When we think of Russia we think of a great dark country—a country of long winters and abundant snow and ice. It was here, long ago, in the city of Kiev, that the hero Ilia Muromec was born.
There was at that time a great castle in the city, and this was well protected by Ilia Muromec and his twelve armed knights. For thirty long years had they kept watch at their post and no stranger had ever passed by them.
But one morning Dobrnja, the knight after Ilia Muromec most powerful, perceived on the ground the imprint of a horse's hoof. Then he said to the knights:
"Now is the mighty Zidovin in the neighborhood of our castle. What is your will?"
The knights with one accord agreed that Dobrnja should ride out against the stranger. So Dobrnja mounted his war-horse and galloped forth to meet Zidovin, calling to him in a deep, gruff voice:
"Here, my insolent sir, you have come all the way to our castle and have omitted to send greeting to our captain Ilia Muromec, or to inform him of your approach."
When Zidovin heard these words he turned quickly and rode toward Dobrnja with such force that springs and lakes appeared wherever the hoofs of his black horse touched the ground. And the trembling of the earth caused great waves to rise on the sea.
Dobrnja was so frightened that he jerked his horse about and with the swiftness of a cyclone galloped back to the castle. When he entered, almost exhausted, he told in great excitement of his encounter.
Immediately Ilia decided to go forth himself against the enemy, and all the entreaties of his knights could not restrain him. So he rode out to a high point where he could see Zidovin, watch him as he threw his hundred-weight club up into the clouds, caught it with one hand, and swung it around in the air as if it had been a feather.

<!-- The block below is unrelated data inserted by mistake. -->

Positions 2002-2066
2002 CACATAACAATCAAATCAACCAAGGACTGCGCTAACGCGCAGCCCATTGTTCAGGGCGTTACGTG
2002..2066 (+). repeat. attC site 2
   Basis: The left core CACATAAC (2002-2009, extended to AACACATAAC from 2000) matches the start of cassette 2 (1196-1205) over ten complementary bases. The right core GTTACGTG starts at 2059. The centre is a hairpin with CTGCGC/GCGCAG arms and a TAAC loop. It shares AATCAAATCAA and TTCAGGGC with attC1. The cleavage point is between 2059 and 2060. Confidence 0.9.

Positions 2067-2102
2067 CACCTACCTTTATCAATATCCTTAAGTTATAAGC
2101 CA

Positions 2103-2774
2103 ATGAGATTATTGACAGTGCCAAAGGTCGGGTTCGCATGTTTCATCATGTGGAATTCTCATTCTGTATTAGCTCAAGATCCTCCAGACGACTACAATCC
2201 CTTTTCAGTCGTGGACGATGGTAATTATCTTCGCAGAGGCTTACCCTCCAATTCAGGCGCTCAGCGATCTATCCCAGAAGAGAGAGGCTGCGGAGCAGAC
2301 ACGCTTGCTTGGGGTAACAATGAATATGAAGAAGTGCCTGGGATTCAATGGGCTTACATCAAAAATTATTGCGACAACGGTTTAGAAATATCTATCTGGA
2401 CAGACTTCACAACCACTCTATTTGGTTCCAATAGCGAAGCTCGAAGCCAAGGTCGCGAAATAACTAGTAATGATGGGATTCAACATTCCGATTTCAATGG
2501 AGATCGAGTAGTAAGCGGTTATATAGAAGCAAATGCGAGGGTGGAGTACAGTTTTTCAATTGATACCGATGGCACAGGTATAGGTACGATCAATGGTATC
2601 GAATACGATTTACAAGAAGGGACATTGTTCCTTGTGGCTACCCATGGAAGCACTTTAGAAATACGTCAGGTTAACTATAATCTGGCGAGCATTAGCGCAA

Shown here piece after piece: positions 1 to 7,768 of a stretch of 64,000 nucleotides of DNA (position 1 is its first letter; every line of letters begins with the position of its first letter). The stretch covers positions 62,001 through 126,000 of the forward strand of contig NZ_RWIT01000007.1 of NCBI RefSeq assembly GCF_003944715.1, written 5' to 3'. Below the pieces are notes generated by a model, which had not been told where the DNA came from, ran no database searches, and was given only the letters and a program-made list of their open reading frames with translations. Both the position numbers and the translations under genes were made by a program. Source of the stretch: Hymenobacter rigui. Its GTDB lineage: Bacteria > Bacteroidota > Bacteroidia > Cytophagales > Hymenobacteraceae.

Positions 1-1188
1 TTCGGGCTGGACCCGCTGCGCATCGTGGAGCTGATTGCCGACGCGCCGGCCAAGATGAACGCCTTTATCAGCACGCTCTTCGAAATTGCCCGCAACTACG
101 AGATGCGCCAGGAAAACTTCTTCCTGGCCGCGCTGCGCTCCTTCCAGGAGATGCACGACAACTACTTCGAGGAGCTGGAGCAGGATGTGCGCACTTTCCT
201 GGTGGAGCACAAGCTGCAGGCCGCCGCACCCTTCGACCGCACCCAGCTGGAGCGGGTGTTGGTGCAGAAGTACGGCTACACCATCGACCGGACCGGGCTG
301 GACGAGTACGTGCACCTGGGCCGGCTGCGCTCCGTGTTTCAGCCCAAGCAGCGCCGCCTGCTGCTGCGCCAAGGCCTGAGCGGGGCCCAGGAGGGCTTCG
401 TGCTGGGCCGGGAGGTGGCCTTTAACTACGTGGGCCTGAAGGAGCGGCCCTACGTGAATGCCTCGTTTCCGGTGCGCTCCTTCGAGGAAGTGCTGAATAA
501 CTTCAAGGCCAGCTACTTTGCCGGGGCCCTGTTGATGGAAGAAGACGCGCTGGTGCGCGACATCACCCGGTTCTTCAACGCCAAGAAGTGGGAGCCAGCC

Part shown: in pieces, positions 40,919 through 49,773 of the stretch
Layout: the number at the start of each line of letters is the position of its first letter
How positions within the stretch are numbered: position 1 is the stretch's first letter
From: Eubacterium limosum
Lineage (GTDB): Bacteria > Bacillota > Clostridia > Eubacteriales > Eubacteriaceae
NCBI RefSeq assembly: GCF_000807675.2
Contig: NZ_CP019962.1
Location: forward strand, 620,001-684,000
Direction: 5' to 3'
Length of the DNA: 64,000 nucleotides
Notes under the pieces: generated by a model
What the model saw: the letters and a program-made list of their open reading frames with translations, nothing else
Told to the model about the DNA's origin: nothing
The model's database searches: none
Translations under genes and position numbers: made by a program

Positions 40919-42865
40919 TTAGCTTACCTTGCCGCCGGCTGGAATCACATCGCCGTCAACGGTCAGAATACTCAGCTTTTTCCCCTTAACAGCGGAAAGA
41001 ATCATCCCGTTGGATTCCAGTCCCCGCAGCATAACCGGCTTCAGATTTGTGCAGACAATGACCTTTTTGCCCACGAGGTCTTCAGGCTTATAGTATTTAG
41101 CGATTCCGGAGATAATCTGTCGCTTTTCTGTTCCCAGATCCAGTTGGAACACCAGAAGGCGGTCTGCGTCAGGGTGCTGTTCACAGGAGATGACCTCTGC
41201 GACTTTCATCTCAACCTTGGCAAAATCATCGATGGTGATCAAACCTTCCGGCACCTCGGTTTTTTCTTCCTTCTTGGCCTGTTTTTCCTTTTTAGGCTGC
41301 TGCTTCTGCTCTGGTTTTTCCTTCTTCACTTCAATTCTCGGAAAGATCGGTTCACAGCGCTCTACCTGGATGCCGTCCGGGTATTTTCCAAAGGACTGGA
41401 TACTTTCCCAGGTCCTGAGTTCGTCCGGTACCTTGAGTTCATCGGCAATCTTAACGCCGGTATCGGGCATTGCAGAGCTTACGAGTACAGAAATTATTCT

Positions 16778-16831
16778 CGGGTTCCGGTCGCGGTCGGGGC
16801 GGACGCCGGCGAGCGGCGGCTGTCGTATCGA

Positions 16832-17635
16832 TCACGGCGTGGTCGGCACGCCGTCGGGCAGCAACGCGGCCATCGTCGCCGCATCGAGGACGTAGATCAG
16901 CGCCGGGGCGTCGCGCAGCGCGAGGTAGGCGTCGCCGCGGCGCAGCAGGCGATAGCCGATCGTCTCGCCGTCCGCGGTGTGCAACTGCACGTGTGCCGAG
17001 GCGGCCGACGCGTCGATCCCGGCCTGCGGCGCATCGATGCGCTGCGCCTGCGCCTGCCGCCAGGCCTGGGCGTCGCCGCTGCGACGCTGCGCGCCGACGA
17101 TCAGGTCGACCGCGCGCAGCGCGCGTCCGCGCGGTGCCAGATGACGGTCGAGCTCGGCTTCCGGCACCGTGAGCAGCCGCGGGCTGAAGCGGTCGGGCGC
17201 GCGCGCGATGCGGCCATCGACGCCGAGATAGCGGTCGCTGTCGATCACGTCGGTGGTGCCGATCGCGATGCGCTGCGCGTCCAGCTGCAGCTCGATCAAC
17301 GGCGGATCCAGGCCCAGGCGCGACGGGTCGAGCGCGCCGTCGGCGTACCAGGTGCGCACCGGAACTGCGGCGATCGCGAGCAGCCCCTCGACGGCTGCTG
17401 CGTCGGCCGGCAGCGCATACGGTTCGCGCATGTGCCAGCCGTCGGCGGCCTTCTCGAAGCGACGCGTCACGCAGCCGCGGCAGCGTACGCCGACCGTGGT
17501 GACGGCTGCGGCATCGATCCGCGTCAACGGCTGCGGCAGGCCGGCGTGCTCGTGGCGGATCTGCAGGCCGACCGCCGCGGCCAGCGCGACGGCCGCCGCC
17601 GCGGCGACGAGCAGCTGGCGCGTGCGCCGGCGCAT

Then Ilia spurred his horse and rode toward Zidovin. A horrible fight ensued. Swords clashed and deep fissures were made in the earth, but neither knight fell. It seemed as if both heroes had grown fast to their saddles, so unshakeable were they.
At last they jumped from their horses and fought hand to hand with lances. All day long and all night long they struggled, until Ilia finally fell wounded to the ground. Zidovin kneeled on his breast, drew out his sharp knife, and was about to cut off the head of his enemy.
Ilia meantime was thinking, "Surely the holy fathers did not lie to me when they said that I should not lose my life in battle."
Then suddenly he felt his strength redoubled, and he hurled Zidovin from him with such force that his body touched the clouds before it fell again in the moist earth at his feet. Cutting off the warrior's head, he mounted his horse and rode back to the castle. To his knights he said:
"Thirty years have I ridden in the field and thirty years have I fought with heroes and tested my strength; but such a mighty man as Zidovin have I in all that time never met."